What the Sky Wants to Say to Those Who Will Listen
by Tom Goodman
March 5, 2014
"Something happened to these kids. They learned much more and grew much more."
That was the conclusion of one Harvard researcher after examining kids who loved sky gazing. If that's true, what are we missing if we just go through life with no real regard for the vast canopy above us?
The researchers were investigating an educational program called "For Spacious Skies." Boston newscaster Jack Borden started the project after an epiphany.
"I had never really noticed the sky before," he said, recalling a memorable hike. "But that day its beauty, majesty and fragility just overpowered me."
He wrote a 32-page booklet for school teachers, sketching out ways that the sky could stimulate learning. When Harvard educators evaluated the impact of the For Spacious Skies program, they concluded that artistic, musical, and literary skills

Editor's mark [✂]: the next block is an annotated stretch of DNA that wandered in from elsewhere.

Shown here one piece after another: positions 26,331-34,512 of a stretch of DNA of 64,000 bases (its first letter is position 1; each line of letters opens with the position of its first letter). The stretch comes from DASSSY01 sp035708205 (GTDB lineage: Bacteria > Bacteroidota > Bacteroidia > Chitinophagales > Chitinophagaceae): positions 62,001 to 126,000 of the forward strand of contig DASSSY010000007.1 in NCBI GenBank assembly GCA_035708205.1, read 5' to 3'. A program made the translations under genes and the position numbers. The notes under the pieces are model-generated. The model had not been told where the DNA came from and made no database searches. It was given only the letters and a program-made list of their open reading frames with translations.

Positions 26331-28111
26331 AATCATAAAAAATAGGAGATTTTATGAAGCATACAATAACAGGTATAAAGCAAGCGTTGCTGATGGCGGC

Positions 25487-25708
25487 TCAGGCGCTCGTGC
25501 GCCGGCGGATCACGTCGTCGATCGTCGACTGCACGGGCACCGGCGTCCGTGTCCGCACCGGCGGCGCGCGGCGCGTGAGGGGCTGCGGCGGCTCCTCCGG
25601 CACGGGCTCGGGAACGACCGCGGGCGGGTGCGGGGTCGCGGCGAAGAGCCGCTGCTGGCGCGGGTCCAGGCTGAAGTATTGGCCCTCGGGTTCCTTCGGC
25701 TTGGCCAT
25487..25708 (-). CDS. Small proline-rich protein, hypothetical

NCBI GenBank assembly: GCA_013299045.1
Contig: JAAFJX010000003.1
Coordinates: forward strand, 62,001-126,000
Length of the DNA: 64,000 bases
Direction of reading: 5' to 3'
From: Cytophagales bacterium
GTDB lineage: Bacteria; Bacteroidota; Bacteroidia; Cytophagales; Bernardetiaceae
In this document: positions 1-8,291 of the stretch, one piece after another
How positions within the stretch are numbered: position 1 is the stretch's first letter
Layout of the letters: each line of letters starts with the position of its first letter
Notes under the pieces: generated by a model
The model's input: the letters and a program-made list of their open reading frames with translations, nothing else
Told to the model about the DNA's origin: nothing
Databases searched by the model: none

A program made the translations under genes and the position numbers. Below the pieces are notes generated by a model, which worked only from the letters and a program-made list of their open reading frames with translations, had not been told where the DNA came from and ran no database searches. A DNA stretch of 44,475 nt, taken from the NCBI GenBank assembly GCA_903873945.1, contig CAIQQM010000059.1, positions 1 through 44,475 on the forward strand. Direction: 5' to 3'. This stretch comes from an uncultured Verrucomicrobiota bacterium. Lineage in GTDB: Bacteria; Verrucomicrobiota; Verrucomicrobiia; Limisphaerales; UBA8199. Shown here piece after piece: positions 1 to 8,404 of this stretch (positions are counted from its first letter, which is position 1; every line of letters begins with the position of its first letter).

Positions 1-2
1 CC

improved much faster for sky gazers than others.
King David was a sky gazer, and in his poetry he reflected on what he learned while staring upward.
In Psalms 8, it was the night sky that caused him to marvel at how small he was in the universe and yet how big he was in the priorities of God.
In Psalms 19, it was the day sky that prompted praise for the bright revelation of God to the whole earth.
In Psalms 29, it was the stormy sky that made David gasp in wonder at God's power.
Across the next three Sundays, we're going to let the beloved poet teach us how to be sky gazers. Our series is called Sky Lines: What the Sky Wants to Say to Those Who Will Listen.
When I was in high school, I briefly considered a career in meteorology. (Maybe I just wanted a job where I could be wrong fifty percent of the time and still get paid.) This Bible study takes me back to my early fascination with the sky. It's a
fascination we should never grow out of. Join us for this study each Sunday at 10!
Women's Ministry Mini-Retreat. Our new ladies ministry is called "Wings: Women in God's Service." One of their first projects is a "mini-retreat" on Saturday, March 29, 8:30am - 2:00pm. The cost is $10, which includes breakfast and lunch. For
more information and to register online, click here.
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